"O, GOD, COME TO MY ASSISTANCE!": STUNNING ILLUMINATED LEAF FROM A LATE 15TH-CENTURY FRENCH BOOK OF HOURS, FEATURING A BEAUTIFUL HAND-COLORED IMAGE OF THE PRESENTATION IN THE TEMPLE
(ILLUMINATED LEAF). Illuminated Leaf from a Book of Hours. Likely Rouen, France, circa 1475. Single vellum leaf (4-1/2 by 6 inches), illuminated in gold, black, white, gray, red, pink, green, blue, and brown inks. Beautifully silk matted and window framed, entire piece measures 13 by 10-1/2 inches.
Beautiful illuminated miniature from a French Book of Hours, a striking hand-colored image depicting the Presentation in the Temple, with four lines of Latin text from the Hour of None in batarde script, a three-line initial, a one-line initial, and two line extenders, beautifully bordered with animals, flowers, and acanthus leaves.
This beautiful illuminated miniature is from a Book of Hours from the late 15th-century, likely Rouen, France. The Latin batarde text is from the Hour of None and includes the first verse of Psalm 69. The miniature depicts the Presentation in the Temple. A just-unswaddled Jesus is shown being lifted from an altar by High Priest Simeon. The Virgin Mary, usually shown handing Jesus to the priest, is here shown kneeling in prayer in front of the altar, dressed in her iconic blue robe. Joseph, uncommonly, is not present in this scene. Instead, Mary is attended by a handmaiden, carrying a basket of turtle doves as a sacrificial offering. This leaf is notable for Christ's appearance, here very much a baby and with a serene face instead of the usual frightened one. Christ reaches toward his mother, showing the closeness of their bond. This miniature can be attributed to the Master of Robert Gaguin. Named for his work on an exquisite copy of Robert Gaguin's translation of "De Bello Gallico" presented to King Charles VII, the artist, now known as "Robert Gaguin," is known for large historical works and occasionally Books of Hours made for members of the French royal circle. His work may be compared to that of the Master of Jacques of Besançon, although, as Avril and Reynaud note, the illuminations of the Master of Robert Gaguin tend to be more modern in appearance and less dependent on tradition. He also collaborated with other prominent illuminators and worked with the publisher Antoine Vérard on illuminating special copies of printed editions for the wealthy elite. The scene is elaborately framed by an architectural gold arch with a secondary surrounding border rendered against a partially gilt ground and featuring a four-legged animal, a charming bird, flowers, and acanthus leaves. The recto has four lines of batarde text as well as a large three-line floriated "D" in white against a burnished gold ground. There is also a single-line "D" initial in gilt on a red and gold filigree ground. The verso features 19 lines of similar script, one two-line filigree initial on a burnished gilt ground (a smaller version of that on the recto), five gilt initials on red and blue grounds, and two line extenders in the same style.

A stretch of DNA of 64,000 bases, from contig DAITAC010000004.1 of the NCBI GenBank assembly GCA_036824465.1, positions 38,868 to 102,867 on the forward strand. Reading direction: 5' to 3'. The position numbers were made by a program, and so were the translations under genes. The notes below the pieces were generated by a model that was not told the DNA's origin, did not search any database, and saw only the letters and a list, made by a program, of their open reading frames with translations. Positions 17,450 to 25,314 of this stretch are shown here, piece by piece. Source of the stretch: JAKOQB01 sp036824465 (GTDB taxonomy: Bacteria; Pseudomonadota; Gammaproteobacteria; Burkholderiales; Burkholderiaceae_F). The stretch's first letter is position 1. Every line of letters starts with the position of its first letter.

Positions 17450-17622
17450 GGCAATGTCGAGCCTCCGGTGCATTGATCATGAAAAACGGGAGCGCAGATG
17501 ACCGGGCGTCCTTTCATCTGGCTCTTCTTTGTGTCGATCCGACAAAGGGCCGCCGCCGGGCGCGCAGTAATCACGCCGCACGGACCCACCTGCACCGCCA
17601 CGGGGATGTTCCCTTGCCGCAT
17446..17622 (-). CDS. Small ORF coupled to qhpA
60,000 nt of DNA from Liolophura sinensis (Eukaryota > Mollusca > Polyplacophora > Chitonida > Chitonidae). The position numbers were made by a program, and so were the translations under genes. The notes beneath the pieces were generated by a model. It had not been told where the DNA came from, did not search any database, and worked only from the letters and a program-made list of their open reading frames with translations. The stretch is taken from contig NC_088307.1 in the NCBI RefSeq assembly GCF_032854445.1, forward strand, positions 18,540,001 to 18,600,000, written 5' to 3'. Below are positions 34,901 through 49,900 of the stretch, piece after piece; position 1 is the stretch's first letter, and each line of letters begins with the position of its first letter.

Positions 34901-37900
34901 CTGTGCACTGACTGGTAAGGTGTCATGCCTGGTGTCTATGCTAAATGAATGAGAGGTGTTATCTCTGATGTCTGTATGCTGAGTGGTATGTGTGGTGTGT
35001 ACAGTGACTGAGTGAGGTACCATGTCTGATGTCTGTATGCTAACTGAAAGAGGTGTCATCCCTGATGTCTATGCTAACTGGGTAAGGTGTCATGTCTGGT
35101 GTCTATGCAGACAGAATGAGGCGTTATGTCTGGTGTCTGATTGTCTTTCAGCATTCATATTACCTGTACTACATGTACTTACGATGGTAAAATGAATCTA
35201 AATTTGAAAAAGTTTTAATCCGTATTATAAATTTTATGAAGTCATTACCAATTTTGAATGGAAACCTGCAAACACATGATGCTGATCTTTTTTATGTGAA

A few tiny paint chips, only noticeable on Mary's halo. Fine condition.